In the following, we describe how to initialize the PAKE protocol and how instances behave when an adversary makes queries.

Initialize(${1}^{l},{1}^{k}$), where l and k are security parameters $(l\langle k)$.

- (1)
- Select two prime numbers p with length $\left|p\right|=k$ and q with length $\left|q\right|=l$. Let g be a generator with order q in the Galois Field $\mathbb{GF}(p)$, which is based on the Diffie-Hellman scheme.
- (2)
- Select a hash function $H(\xb7)$: ${\{0,1\}}^{*}\to {\{0,1\}}^{k}$.
- (3)
- Each client sets up an identity $id$ and a password $pw$ from a set D of the dictionary. Let n be the number of passwords in D. The server stores $Hpw=H(id,pw)$ in a verification table.
- (4)
- Each oracle ${\prod}_{U}^{i}$ is set to:$\mathbf{ACC}({\prod}_{U}^{i})\leftarrow \mathbf{TERM}({\prod}_{U}^{i})\leftarrow false$and$\mathbf{SK}({\prod}_{U}^{i})\leftarrow \mathbf{SID}({\prod}_{U}^{i})\leftarrow \mathbf{PID}({\prod}_{U}^{i})\leftarrow null$.

In the following, assume that a client ${\prod}_{C}^{i}$ and a server ${\prod}_{S}^{j}$ execute the protocol. The processes of the oracles are described as follows:

- (1)
- ${\mathbf{Send}}_{1}({\prod}_{C}^{i},\u201cstart\u201d)$;$c\stackrel{\mathrm{R}}{\leftarrow}[1,q-1]$;${R}_{c}\leftarrow {g}^{c}\phantom{\rule{0.277778em}{0ex}}\mathrm{mod}\phantom{\rule{0.277778em}{0ex}}p$;$msg-ou{t}_{1}\leftarrow \langle id|{R}_{c}\oplus H(id,pw)\rangle $;$return(msg-ou{t}_{1})$.
- (2)
- ${\mathbf{Send}}_{2}({\prod}_{S}^{j},m)$, where $m\ne \u201cstart\u201d$;$({m}_{1}^{S},{m}_{2}^{S})\leftarrow m$;${R}_{c}\leftarrow {m}_{2}^{S}\oplus Hpw$;$s\stackrel{\mathrm{R}}{\leftarrow}[1,q-1]$;${R}_{s}\leftarrow {g}^{s}\phantom{\rule{0.277778em}{0ex}}\mathrm{mod}\phantom{\rule{0.277778em}{0ex}}p$;$K\leftarrow {R}_{c}^{s}\phantom{\rule{0.277778em}{0ex}}\mathrm{mod}\phantom{\rule{0.277778em}{0ex}}p$;$msg-ou{t}_{2}\leftarrow \langle S|{R}_{s}|H(K,{R}_{c})\rangle $;$\mathbf{SK}({\prod}_{S}^{j})\leftarrow H(K)$; $\mathbf{SID}({\prod}_{S}^{j})\leftarrow \langle m|msg-ou{t}_{2}\rangle $;$\mathbf{PID}({\prod}_{S}^{j})\leftarrow {m}_{1}^{S}$;$\mathbf{ACC}({\prod}_{S}^{j})\leftarrow true$;$\mathbf{TERM}({\prod}_{S}^{j})\leftarrow false$;$return(msg-ou{t}_{2})$.
- (3)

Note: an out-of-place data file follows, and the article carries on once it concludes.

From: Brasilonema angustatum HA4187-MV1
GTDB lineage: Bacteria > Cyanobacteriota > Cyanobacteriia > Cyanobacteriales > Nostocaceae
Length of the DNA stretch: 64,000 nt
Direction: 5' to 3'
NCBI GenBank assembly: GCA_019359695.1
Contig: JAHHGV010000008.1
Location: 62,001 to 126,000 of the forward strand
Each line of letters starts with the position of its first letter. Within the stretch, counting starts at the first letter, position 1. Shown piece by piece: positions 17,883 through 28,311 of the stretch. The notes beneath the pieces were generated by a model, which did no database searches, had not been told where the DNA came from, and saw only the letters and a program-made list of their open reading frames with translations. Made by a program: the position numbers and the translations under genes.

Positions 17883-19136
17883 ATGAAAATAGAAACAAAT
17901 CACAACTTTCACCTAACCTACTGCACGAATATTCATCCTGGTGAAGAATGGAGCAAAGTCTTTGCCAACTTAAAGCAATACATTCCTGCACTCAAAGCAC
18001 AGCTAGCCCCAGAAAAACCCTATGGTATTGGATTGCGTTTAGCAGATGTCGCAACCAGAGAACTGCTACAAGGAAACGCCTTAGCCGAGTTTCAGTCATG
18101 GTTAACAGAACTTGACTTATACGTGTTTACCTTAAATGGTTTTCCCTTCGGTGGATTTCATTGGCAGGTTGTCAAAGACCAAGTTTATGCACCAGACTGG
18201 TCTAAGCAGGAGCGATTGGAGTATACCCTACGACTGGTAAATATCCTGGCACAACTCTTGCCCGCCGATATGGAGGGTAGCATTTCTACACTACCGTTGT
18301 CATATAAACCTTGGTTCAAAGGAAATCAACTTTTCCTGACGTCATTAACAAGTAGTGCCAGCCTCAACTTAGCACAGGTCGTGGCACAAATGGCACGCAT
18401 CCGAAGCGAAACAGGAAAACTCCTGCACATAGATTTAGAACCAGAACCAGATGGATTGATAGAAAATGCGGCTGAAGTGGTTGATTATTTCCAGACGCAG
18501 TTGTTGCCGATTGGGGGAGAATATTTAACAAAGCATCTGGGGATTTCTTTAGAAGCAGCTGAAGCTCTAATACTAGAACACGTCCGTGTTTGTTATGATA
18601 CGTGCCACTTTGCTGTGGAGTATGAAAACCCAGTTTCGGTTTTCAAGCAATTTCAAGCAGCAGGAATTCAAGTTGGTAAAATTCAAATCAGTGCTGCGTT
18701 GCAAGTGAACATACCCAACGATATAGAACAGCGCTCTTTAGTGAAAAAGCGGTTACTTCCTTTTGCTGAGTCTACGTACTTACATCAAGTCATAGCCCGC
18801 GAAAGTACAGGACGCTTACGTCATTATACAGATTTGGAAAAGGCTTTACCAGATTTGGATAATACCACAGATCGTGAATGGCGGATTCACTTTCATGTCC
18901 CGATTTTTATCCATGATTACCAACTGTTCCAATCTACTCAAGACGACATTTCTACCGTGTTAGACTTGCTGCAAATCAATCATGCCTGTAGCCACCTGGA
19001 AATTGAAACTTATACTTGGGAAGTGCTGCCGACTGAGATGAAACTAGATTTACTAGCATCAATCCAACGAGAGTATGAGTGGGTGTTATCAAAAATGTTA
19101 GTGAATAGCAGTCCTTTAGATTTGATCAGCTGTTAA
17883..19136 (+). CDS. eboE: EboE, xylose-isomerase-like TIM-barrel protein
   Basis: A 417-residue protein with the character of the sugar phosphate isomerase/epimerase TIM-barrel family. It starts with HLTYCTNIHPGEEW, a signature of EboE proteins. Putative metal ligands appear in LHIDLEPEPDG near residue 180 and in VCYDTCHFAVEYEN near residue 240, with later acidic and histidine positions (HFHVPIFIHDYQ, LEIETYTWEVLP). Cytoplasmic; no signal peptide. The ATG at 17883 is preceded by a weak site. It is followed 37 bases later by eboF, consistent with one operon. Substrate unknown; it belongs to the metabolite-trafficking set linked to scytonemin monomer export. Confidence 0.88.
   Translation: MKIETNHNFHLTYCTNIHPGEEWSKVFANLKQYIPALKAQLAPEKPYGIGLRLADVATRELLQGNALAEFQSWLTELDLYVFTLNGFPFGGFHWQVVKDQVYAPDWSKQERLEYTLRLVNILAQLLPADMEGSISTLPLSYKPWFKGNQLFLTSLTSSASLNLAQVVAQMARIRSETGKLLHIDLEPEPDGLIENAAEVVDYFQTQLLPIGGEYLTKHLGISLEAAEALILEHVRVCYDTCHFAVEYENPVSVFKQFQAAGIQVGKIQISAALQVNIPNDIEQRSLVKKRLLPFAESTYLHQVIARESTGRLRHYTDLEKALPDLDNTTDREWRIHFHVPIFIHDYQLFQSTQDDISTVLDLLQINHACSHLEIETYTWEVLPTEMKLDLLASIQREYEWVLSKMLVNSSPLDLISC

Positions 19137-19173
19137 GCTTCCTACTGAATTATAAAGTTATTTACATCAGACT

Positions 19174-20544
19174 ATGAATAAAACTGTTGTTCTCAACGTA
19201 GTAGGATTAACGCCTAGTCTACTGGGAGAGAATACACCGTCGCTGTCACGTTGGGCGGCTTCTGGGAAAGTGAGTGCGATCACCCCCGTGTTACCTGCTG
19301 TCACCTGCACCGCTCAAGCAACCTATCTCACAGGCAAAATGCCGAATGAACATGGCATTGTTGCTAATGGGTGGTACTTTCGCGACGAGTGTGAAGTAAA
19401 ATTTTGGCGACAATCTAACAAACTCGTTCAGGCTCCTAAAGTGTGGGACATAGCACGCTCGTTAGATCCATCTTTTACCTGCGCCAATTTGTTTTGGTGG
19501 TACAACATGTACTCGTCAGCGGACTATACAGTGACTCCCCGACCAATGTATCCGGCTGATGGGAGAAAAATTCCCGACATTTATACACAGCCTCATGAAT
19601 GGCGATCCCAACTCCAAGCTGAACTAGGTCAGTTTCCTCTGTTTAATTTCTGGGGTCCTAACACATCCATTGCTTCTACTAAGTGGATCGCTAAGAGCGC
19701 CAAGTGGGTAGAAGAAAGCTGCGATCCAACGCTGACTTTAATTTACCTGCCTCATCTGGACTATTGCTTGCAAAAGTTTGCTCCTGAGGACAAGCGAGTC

- ${\mathbf{Send}}_{3}({\prod}_{C}^{i},m)$, where $m\ne \u201cstart\u201d$;$({m}_{1}^{C},{m}_{2}^{C},{m}_{3}^{C})\leftarrow m$;${R}_{s}\leftarrow {m}_{2}^{C}$;$K\leftarrow {R}_{s}^{c}\phantom{\rule{0.277778em}{0ex}}\mathrm{mod}\phantom{\rule{0.277778em}{0ex}}p$;if $m=H(K,{R}_{c})$ then$\phantom{\rule{3.33333pt}{0ex}}\phantom{\rule{3.33333pt}{0ex}}\phantom{\rule{3.33333pt}{0ex}}\phantom{\rule{3.33333pt}{0ex}}\phantom{\rule{3.33333pt}{0ex}}\phantom{\rule{3.33333pt}{0ex}}msg-ou{t}_{3}\leftarrow \langle id|H(K,{R}_{s})\rangle $;$\phantom{\rule{3.33333pt}{0ex}}\phantom{\rule{3.33333pt}{0ex}}\phantom{\rule{3.33333pt}{0ex}}\phantom{\rule{3.33333pt}{0ex}}\phantom{\rule{3.33333pt}{0ex}}\phantom{\rule{3.33333pt}{0ex}}\mathbf{SK}({\prod}_{C}^{i})\leftarrow H(K)$;$\phantom{\rule{3.33333pt}{0ex}}\phantom{\rule{3.33333pt}{0ex}}\phantom{\rule{3.33333pt}{0ex}}\phantom{\rule{3.33333pt}{0ex}}\phantom{\rule{3.33333pt}{0ex}}\phantom{\rule{3.33333pt}{0ex}}\mathbf{SID}({\prod}_{C}^{i})\leftarrow \langle msg-ou{t}_{1}\left|m\right|msg-ou{t}_{3}\rangle $;$\phantom{\rule{3.33333pt}{0ex}}\phantom{\rule{3.33333pt}{0ex}}\phantom{\rule{3.33333pt}{0ex}}\phantom{\rule{3.33333pt}{0ex}}\phantom{\rule{3.33333pt}{0ex}}\phantom{\rule{3.33333pt}{0ex}}\mathbf{PID}({\prod}_{C}^{i})\leftarrow {m}_{1}^{C}$;$\phantom{\rule{3.33333pt}{0ex}}\phantom{\rule{3.33333pt}{0ex}}\phantom{\rule{3.33333pt}{0ex}}\phantom{\rule{3.33333pt}{0ex}}\phantom{\rule{3.33333pt}{0ex}}\phantom{\rule{3.33333pt}{0ex}}\mathbf{ACC}({\prod}_{C}^{i})\leftarrow \mathbf{TERM}({\prod}_{C}^{i})\leftarrow true$;else$\phantom{\rule{3.33333pt}{0ex}}\phantom{\rule{3.33333pt}{0ex}}\phantom{\rule{3.33333pt}{0ex}}\phantom{\rule{3.33333pt}{0ex}}\phantom{\rule{3.33333pt}{0ex}}\phantom{\rule{3.33333pt}{0ex}}\mathbf{ACC}({\prod}_{C}^{i})\leftarrow false$; $\mathbf{TERM}({\prod}_{C}^{i})\leftarrow true$;$return(msg-ou{t}_{3})$.